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Residents plead for PM’s help

Residents plead for PM’s help

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A man walks past makeshift homes and partly demolished apartment blocks in the Borei Keila community in Prampi Makara district, Phnom Penh, yesterday.

We’ll struggle until we are dead at Borei Keila and absolutely will not relocate

Representatives of 384 families facing eviction from the capital’s Borei Keila community yesterday lashed out at a plan by property developer Phanimex to compensate them with land rather than adhere to its obligations to construct new homes for them.

Villagers protesting outside Prime Minister Hun Sen’s house yesterday condemned a scheme, suggested in a letter from Phanimex owner Suy Sophan, to give them 20 hectares of land in Prek Tameak commune in Kandal province and half a hectare in Phnom Penh.

In 2003, Phanimex agreed to construct 10 buildings on two hectares of land in Borei Keila to house more than 1,700 displaced families in exchange for the development rights. So far, however, the company has only built eight of 10 apartment buildings required.

The uncompleted project has left the 384 families in limbo, forced to remain in the squalid conditions of the 2.6-hectare area in Prampi Makara district as their neighbours move into the new, clean buildings.  

Around 30 residents protested outside Prime Minister Hun Sen’s Takhmao residence yesterday. Representative Uy Nary, 39, angrily rejected Suy Sophan’s plan before the group marched to Bayon television station to submit a letter calling for the premier’s intervention.  

“We’ll struggle until we’re dead at Borei Keila and absolutely will not relocate to Prek Tameak,” she said.

“We’ve protested many times. Maybe Samdech Hun Sen does not know about our issue, so we submitted a letter to Bayon TV station and we hope he will see it and help his citizens.”  

At Borei Keila yesterday, 47-year old Ouch Vanny said she’d lived there since 1996 and had all relevant identity documents to prove it. She fears Phanimex is going to forcibly kick her out of her home without giving her a place in one of the newly-built buildings.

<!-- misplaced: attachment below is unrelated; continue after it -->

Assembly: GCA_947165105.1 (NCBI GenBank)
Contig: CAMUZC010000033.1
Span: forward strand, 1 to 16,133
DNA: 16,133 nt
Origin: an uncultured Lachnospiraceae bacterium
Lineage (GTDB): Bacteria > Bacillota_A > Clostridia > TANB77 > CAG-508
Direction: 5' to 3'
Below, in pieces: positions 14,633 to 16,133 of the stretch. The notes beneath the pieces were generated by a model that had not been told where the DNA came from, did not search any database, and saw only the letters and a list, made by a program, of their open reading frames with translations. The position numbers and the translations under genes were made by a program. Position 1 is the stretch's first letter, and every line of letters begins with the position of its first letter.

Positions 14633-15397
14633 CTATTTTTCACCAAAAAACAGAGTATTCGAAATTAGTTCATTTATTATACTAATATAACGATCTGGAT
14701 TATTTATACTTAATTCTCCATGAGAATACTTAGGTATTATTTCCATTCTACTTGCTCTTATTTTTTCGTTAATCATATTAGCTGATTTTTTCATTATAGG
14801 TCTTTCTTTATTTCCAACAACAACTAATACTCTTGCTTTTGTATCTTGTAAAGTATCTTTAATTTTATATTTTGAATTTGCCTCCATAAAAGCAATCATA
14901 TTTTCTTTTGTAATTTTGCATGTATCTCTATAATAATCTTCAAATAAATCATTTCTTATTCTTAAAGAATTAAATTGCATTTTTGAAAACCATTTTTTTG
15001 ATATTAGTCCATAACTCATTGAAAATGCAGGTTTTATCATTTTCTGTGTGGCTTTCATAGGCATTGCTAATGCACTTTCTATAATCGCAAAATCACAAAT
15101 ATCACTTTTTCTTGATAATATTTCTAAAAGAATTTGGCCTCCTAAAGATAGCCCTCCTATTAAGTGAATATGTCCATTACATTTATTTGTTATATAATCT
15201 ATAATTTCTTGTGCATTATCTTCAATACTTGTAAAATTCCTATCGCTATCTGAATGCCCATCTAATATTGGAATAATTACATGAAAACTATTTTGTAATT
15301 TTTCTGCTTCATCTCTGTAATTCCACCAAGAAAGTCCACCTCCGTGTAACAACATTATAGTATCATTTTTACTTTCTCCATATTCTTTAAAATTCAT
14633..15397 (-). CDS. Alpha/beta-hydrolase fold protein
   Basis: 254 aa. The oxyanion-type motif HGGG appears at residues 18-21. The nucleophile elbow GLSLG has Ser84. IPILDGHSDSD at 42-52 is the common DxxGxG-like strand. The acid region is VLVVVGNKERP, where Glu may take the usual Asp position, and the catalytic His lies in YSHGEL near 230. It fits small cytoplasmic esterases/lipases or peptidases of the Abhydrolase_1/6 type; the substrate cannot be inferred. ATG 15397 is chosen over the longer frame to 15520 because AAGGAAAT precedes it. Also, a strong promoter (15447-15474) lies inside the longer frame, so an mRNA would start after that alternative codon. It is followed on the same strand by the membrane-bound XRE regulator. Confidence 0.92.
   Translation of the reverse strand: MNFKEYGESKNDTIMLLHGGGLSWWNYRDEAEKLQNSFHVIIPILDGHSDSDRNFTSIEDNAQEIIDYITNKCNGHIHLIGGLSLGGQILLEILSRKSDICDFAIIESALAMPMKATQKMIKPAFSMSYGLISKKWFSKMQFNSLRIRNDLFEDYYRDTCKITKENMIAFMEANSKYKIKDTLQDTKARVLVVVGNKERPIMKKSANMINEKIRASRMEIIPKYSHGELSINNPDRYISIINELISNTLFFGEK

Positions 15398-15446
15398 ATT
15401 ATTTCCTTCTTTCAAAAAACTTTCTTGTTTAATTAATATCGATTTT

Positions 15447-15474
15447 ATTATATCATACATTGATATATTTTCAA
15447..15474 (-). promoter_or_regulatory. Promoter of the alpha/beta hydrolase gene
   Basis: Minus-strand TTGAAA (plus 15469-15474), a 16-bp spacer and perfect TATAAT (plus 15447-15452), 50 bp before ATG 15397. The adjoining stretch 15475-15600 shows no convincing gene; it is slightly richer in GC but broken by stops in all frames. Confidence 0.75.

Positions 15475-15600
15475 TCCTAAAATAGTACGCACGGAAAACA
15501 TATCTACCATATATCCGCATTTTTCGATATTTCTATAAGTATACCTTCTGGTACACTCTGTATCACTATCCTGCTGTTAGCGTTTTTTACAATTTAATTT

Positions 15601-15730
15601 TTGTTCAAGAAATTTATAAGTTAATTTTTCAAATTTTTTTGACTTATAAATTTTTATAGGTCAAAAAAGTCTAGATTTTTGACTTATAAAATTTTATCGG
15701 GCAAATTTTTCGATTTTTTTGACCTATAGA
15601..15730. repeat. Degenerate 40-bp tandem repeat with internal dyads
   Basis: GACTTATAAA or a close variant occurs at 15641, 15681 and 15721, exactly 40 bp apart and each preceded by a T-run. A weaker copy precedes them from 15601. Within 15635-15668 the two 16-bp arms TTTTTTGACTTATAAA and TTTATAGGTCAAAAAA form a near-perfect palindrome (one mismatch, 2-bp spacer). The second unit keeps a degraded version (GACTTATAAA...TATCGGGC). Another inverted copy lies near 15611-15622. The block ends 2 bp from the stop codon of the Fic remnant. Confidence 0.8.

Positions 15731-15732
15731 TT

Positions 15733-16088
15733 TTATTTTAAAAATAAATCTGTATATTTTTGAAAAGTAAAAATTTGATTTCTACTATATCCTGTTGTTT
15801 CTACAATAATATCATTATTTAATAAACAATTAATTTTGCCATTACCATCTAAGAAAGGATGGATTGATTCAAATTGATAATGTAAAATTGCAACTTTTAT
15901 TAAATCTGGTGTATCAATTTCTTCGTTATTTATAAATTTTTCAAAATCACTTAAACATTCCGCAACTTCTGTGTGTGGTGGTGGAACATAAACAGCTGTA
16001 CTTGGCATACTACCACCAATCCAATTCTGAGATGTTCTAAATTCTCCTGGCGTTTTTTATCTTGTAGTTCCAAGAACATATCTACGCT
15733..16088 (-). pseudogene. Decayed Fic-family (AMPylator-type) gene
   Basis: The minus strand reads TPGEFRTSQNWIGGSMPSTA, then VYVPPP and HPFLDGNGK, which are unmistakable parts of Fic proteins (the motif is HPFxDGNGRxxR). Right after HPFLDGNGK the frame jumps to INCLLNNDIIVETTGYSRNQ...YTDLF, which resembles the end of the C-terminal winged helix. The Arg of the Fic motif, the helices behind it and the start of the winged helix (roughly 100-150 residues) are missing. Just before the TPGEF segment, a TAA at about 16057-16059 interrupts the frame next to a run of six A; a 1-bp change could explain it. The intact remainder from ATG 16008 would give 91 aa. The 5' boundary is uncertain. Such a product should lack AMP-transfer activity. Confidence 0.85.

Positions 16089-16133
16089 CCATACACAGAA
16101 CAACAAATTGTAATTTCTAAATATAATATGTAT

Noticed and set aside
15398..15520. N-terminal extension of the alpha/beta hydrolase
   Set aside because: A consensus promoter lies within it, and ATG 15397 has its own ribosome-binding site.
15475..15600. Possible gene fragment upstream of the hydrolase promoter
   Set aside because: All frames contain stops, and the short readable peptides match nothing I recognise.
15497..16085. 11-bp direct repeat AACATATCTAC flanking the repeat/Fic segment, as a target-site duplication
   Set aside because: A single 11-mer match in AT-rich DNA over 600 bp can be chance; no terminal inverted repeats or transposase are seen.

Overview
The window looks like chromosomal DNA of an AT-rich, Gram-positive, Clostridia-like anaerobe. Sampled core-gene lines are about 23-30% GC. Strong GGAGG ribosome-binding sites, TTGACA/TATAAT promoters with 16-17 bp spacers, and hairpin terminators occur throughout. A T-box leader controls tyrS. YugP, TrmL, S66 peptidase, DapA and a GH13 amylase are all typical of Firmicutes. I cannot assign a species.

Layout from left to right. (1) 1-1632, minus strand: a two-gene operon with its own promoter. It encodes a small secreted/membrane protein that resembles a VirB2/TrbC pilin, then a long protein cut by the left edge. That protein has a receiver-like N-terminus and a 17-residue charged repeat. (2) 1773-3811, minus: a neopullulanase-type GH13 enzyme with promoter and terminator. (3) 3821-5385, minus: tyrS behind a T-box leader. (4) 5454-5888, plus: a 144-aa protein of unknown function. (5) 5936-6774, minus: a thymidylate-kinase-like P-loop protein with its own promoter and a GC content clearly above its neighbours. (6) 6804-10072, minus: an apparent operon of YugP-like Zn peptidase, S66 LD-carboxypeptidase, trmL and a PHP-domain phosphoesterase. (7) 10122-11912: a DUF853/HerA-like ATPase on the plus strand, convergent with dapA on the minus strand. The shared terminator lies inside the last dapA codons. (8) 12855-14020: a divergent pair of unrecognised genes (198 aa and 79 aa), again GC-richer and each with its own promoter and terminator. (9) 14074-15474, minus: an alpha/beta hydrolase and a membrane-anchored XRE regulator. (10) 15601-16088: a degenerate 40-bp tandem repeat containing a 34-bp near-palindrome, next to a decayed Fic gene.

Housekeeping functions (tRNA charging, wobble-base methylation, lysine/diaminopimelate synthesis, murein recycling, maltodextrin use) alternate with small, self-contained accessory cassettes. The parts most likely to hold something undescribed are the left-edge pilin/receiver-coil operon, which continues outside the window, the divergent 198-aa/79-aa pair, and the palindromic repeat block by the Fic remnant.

“Our home will be locked or dismantled when we are out, so we [stay] at home. I dare to go out only at night time with my five-year-old daughter to collect recyclable materials to survive,” she said, adding she would accept any compensation available.

Communicating via notepaper, deaf resident Nhek Sarin, a former high-school professor of maths and English who lost the majority of his hearing in a motorbike accident in 1997, said that he is set to lose his home measuring roughly four-metres-square.

Other villagers said that unidentified people had been knocking door-to-door in search of bribes, offering spots in the new buildings for US$2,000 to $3,000.

Ouch Leng, Adhoc’s land programme officer, said he thought Phanimex’s real intention was to relocate the 384 families at Toul Sambo. A group of 20 HIV-affected families were relocated from Borei Keila to Toul Sambo in the capital’s Dangkor district by Phnom Penh municipal officials after they were evicted in June 2009. Rights groups have repeatedly raised alarms about the area’s severely scare resources such as water.  

Phnom Penh municipal government officials could not be reached for comment by Post staff yesterday.  Sok At, chief officer of the Prampi Makara district development programme said late last week he had received no official document regarding a change in the number of buildings at Borei Keila. Suy Sophan also could not be reached for comment yesterday.

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